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Walkley Award to WikiLeaks
For 'justice through transparency'.
REDFERN (Rixstep) — WikiLeaks took home a prestigious Walkley Award for the 'most outstanding contribution to journalism' in a ceremony in Australia tonight. The annual Walkley awards, instituted by William Gaston Walkley in 1956, recognise and reward excellence in journalism.
Finalists are chosen by an independent board of journalists and photographers. Awards cover all media - print, television, radio, photographic, and online media. The Walkley Awards are Australia's counterpart to the Pulitzer Prize.
For 'Justice Through Transparency'
The motivation for the 2011 Walkley Award to WikiLeaks for the 'most outstanding contribution to journalism' was given as follows.
Most outstanding contribution to journalism: WikiLeaks
This year's winner has shown a courageous and controversial commitment to the finest traditions of journalism: justice through transparency.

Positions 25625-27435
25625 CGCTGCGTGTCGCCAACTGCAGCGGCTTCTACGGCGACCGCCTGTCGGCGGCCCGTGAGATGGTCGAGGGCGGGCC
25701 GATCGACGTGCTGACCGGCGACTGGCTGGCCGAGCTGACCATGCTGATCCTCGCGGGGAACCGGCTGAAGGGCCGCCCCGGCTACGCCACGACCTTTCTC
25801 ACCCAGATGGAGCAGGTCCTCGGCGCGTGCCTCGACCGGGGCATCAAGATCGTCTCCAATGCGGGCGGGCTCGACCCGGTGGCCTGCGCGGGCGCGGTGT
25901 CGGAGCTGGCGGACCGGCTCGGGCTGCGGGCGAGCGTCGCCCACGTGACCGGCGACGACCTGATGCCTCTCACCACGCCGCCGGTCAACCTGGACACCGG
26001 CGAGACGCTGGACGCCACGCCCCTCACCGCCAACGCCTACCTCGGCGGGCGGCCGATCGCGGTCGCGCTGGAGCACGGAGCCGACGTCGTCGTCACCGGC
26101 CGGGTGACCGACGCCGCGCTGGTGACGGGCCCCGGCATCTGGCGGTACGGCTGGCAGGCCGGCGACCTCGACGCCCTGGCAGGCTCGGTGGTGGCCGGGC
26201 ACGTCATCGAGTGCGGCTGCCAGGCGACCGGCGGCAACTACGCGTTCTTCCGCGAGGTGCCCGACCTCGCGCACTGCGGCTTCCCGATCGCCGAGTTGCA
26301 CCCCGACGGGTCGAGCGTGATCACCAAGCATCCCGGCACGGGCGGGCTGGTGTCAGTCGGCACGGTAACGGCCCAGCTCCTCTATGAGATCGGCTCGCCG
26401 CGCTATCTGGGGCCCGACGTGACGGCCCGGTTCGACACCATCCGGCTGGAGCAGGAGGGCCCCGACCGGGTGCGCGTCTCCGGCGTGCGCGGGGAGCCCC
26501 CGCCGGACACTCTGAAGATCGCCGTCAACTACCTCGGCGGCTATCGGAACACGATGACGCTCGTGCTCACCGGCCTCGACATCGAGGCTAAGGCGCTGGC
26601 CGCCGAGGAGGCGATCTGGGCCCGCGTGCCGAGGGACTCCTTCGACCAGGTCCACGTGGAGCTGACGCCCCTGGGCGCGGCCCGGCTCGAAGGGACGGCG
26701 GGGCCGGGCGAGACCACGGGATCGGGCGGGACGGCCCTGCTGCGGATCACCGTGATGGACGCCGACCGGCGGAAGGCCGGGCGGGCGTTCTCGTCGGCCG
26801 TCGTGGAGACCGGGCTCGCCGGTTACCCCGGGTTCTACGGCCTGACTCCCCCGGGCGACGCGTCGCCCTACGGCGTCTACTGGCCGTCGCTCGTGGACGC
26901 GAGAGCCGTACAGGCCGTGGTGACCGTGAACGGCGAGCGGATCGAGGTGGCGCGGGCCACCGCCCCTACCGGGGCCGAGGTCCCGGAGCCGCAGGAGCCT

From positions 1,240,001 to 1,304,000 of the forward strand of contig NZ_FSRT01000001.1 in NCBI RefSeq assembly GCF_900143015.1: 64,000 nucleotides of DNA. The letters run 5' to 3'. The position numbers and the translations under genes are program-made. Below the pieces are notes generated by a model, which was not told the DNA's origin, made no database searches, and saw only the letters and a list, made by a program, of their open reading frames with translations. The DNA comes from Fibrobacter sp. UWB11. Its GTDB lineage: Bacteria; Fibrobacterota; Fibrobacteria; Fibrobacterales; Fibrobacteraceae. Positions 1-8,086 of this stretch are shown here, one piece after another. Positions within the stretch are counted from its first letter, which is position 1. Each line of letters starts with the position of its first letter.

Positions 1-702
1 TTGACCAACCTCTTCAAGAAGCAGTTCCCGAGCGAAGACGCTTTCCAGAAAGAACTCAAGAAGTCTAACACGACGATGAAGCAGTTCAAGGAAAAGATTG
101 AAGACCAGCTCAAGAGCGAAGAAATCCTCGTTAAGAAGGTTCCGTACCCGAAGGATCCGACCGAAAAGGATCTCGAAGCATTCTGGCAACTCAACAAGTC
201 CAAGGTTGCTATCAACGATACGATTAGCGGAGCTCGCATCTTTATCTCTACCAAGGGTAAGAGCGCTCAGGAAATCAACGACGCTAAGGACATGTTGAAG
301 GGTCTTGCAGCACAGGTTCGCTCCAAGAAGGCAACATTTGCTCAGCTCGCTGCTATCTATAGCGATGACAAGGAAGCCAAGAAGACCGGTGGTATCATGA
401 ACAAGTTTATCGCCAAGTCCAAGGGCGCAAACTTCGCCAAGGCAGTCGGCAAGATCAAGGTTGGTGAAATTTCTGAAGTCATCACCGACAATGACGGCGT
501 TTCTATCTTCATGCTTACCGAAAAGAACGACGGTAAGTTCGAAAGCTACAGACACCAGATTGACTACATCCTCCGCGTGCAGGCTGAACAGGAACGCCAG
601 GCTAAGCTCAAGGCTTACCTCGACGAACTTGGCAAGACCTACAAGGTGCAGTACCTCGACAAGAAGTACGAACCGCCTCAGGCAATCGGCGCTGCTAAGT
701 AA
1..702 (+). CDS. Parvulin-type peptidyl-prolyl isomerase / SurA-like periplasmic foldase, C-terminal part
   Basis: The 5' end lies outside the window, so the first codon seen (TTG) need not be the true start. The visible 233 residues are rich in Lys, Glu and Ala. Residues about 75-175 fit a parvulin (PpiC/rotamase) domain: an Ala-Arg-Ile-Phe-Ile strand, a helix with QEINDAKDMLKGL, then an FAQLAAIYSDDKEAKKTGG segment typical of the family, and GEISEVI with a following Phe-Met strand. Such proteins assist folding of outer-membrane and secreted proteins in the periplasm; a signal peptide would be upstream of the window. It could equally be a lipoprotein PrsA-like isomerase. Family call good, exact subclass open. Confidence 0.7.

WikiLeaks applied new technology to penetrate the inner workings of government to reveal an avalanche of inconvenient truths in a global publishing coup.
Its revelations, from the way the war on terror was being waged, to diplomatic bastardry, high-level horse-trading and the interference in the domestic affairs of nations, have had an undeniable impact.
This innovation could just as easily have been developed and nurtured by any of the world's major publishers - but it wasn't.
Yet so many eagerly took advantage of the secret cables to create more scoops in a year than most journalists could imagine in a lifetime.
While not without flaws, the Walkley Trustees believe that by designing and constructing a means to encourage whistleblowers, WikiLeaks and its editor-in-chief Julian Assange took a brave, determined and independent stand for freedom of speech and transparency that has empowered people all over the world.
And in the process, they have triggered a robust debate inside and outside the media about official secrecy, the public's right to know, and the future of journalism.